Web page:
The way the US economy is currently structured (ahem), the high (and increasing) cost of energy is going to make for a rocky ride. But in dislocation there's opportunity too. One of my favorite restructuring opportunities is underscored in this article.
I hope the increasing untenability (due to the cheap energy foundation) of the suburban lifestyle as well as industrial agriculture will combine to lead family farmers to start growing food (instead of industrial commodities) on what were once the nicely tended lawns of suburbia. Or at least those pie slices of suburbia located far away from mass transit lanes). I'm thinking a modified McMansion would make a suitable structure for staging the produced food and sheltering the supplies and equipment. Redirect the central air into a cold storage "great room". Thanks to the multiple levels of government involved, there are already good roads for bringing the food to market.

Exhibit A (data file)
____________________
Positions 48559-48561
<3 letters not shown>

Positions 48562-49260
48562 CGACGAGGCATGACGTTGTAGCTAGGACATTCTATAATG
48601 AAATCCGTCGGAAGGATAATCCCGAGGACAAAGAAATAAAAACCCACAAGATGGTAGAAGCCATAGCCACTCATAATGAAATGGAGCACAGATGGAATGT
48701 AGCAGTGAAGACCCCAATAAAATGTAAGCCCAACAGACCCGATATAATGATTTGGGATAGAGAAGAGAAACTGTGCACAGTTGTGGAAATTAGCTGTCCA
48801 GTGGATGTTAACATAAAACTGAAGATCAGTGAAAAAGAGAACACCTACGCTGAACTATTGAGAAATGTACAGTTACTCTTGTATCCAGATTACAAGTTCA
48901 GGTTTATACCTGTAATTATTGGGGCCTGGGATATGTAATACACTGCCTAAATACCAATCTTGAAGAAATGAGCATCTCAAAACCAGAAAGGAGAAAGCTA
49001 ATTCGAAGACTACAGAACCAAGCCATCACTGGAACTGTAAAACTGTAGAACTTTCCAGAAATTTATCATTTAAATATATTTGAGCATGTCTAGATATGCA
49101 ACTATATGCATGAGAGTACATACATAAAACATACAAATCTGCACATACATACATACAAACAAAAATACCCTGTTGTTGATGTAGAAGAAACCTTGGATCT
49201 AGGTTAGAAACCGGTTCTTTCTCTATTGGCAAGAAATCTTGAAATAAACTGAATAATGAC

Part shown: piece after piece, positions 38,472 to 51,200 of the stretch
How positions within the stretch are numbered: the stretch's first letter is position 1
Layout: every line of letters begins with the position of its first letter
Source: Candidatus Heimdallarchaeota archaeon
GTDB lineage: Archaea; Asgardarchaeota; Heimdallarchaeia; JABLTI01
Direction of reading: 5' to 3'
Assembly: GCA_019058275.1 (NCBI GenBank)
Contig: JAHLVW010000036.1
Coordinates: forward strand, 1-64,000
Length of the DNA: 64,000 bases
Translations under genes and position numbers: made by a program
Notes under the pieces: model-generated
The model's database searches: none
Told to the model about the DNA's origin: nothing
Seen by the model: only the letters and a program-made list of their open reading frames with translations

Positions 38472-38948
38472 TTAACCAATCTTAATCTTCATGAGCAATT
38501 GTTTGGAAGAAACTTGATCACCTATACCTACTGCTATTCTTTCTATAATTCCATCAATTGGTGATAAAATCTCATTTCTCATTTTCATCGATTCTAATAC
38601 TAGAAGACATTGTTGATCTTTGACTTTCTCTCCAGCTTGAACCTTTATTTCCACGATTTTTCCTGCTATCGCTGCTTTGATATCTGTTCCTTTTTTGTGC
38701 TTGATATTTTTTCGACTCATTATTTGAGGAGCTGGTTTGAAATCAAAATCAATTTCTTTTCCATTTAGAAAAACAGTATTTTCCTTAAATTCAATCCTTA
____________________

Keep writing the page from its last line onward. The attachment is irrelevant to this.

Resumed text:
Also important: using digital mapping and routing to reduce the energy (and cost) needed to move the food from the myriad of producers to the urban consuming public. Yes, there's still a role for truck transport to play, but we will need to transition long hauls (decreasingly fresh foodstuffs) to rail in our emerging energy future.